A number of religious groups and faith traditions were present at the protests themselves. A group of liberal Christians called the Protest Chaplains played a role in the Boston and New York camps. They stated firmly that they were not there to proselytise – only to express solidarity and provide support. Their presence was largely symbolic, tying the concerns of Occupy to something far greater. In Boston they had a multi-faith chapel, where people came for Bible study groups, services, reiki, yoga, or quiet meditation. Crosses mingled with Tibetan coloured flags on the cacophonous front wall of this small blue tent. Muslim groups also held ‘prayer rallies’ on Wall Street, as well as joining in the demonstrations. At this protest we hear call and response chants of “Tell me what democracy looks like – this is what democracy looks like” blending smoothly with “takbir – allahu akbar.” At Occupy Oakland, they had an Interfaith Tent that preached nonviolence, compassion and justice; in the words of the Director of the Seminary of the Street, it aimed to “provide a critical spiritual presence that honored and welcomed all religious traditions and people who were non-religious.” Furthermore, the Tent continues to exist metaphorically – they held an interfaith conference a couple of months ago. On a more abstract level, Occupy itself could be construed as religious – through ritualised protest practices, a collective vision for a better world, a passionate social ethic, and a sense of transcendence generated through collective, emotionally-intense experience.
Religion and Occupy
Nathan Schneider has argued that Occupy needs religion – “the more organised the better” – if it is to truly transform society. Religious institutions have indeed often interacted with the Occupy movement. We all remember the Vatican releasing its call for major global economic reform, which came out last October. It was not ostensibly a reaction to Occupy, but clearly dealt with the same issues, calling for a focus on the common good and ending economic inequalities. Rowan Williams, then Archbishop of Canterbury (the highest post, after the Queen, in the Church of England), followed the Vatican’s lead with a similar call for a reinvigoration of common values and ethical behaviour in the context of global, selfish capitalism. The situation of the Occupy London protests in front of St Paul’s Cathedral is brimming with symbolism. Obviously a ‘religion’ does not exist as some kind of abstract entity with a unitary opinion. People of all faiths can be found arguing fervently on both sides. While some might argue that Jesus would be there with the protestors in Zuccotti Park fighting corporate greed, others argued that he would be there to save them from their folly.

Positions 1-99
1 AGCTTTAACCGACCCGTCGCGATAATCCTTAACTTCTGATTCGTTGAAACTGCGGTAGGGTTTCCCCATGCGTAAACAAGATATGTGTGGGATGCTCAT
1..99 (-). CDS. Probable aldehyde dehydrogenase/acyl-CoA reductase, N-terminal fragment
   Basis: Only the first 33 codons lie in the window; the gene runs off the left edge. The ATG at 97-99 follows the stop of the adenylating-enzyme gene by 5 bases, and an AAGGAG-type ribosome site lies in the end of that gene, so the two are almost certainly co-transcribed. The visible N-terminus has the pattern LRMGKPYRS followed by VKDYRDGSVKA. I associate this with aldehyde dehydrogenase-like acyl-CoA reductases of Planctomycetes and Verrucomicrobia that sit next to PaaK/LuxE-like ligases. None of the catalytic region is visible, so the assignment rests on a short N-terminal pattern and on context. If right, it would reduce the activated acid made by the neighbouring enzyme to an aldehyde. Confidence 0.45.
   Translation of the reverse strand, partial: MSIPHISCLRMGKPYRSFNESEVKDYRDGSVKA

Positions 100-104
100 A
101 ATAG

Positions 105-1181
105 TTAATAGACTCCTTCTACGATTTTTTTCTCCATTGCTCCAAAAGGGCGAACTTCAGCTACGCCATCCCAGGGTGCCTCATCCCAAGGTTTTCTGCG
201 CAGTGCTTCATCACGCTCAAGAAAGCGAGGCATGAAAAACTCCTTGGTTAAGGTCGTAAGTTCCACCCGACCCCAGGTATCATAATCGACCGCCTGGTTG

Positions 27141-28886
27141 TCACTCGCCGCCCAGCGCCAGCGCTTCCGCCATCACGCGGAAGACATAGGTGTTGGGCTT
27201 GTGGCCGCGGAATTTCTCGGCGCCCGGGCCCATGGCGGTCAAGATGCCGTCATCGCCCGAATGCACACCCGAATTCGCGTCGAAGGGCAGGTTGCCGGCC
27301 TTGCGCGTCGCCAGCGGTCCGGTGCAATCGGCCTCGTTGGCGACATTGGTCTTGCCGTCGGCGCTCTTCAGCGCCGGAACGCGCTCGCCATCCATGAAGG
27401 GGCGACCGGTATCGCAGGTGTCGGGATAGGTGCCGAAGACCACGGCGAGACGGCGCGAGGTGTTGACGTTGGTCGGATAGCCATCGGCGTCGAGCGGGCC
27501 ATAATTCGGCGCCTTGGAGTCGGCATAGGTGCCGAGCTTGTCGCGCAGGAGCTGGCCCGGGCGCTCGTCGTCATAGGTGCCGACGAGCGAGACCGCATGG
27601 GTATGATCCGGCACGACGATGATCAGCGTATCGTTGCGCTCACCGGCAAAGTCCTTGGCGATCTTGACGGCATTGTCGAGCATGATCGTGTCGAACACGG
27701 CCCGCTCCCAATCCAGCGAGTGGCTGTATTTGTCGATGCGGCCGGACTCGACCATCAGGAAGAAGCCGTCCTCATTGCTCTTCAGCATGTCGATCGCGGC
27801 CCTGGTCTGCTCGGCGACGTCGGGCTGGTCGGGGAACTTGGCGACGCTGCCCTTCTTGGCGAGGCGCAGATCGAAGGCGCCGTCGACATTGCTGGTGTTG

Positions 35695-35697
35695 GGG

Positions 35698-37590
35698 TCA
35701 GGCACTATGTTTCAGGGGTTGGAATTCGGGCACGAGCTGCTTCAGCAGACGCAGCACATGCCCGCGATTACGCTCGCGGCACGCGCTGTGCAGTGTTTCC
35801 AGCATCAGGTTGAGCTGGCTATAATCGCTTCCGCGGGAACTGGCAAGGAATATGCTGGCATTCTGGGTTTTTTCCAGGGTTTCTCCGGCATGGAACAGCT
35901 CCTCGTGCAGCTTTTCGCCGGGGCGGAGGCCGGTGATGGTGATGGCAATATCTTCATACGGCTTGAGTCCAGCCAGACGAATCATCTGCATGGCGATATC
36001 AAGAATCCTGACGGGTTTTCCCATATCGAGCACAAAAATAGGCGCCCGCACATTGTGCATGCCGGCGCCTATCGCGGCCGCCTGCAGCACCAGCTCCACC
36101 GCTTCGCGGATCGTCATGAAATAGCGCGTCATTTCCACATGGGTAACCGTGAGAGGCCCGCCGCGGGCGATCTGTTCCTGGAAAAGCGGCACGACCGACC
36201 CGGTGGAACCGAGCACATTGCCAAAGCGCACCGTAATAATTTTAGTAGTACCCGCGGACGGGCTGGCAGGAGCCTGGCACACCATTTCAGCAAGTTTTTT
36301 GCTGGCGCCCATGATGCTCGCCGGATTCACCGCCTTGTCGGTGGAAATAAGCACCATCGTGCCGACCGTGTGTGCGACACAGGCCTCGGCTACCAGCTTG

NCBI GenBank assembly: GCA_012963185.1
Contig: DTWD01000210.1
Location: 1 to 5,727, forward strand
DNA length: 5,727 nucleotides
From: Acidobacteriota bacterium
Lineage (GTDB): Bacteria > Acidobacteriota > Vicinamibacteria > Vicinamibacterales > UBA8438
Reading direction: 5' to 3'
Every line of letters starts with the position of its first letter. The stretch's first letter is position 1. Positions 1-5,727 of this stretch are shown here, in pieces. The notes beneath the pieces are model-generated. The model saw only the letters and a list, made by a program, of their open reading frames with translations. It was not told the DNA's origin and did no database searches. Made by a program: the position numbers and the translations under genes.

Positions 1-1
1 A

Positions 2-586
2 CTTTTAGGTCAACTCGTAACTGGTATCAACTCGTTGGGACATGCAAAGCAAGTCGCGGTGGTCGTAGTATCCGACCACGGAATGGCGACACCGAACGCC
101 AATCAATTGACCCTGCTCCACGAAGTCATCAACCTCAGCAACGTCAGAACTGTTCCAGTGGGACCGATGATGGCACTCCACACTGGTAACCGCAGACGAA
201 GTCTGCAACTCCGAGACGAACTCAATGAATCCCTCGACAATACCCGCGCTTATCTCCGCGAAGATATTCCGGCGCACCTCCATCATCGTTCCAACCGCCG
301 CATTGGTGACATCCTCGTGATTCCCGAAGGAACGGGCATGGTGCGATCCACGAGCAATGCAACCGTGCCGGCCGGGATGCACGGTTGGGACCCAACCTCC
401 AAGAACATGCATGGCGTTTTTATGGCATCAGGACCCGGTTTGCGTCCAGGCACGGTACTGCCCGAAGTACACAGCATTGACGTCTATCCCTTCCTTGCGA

Finally, there have been moves to take the Occupy ethos and practice to religion itself, calling for the reform of religious institutions and dogmas to refocus on the ‘99%’ – the average person of faith for whom the elite structures may seem to serve little purpose. Jewish rituals held at Zuccotti Park gave rise to OccupyJudaism. There are a bunch of Facebook groups out there too, such as Occupy Religion, which has as its byline, “Religion for the rest of us.” The Occupy Church is an ecumenical Christian movement that demonstrates how a shared purpose – in this case, against excessive corporate power – can bring together people from a variety of religious denominations, thus facilitating change within the religion as well.
In the end, religions simply provide symbolic resources that individuals may draw on. Re-telling religious stories (such as Jesus overturning the tables), seeing religious garb, crosses and other symbols (such as the Jewish Fiddler on the Roof on the Wall Street bull), or performing rituals in a new context (such as the Muslim prayer rallies), are all ways to sacralise the cause. In the process both entities are transformed: the religious symbolism is reconfigured, and the cause is deepened and given transcendent meaning and affirmation. Whether this is seen as appropriation or application is irrelevant. Humans require meaning to function in their daily lives, and the use of symbols is fundamental to this. Religions have been symbolic resources for centuries, and the process of reconfiguration and alteration will never cease.
From the city to the country, from grinding synthesisers to plucking guitars; we may have stuck to the same religion as last week, but you probably couldn’t get much further from dubstep than yodeling.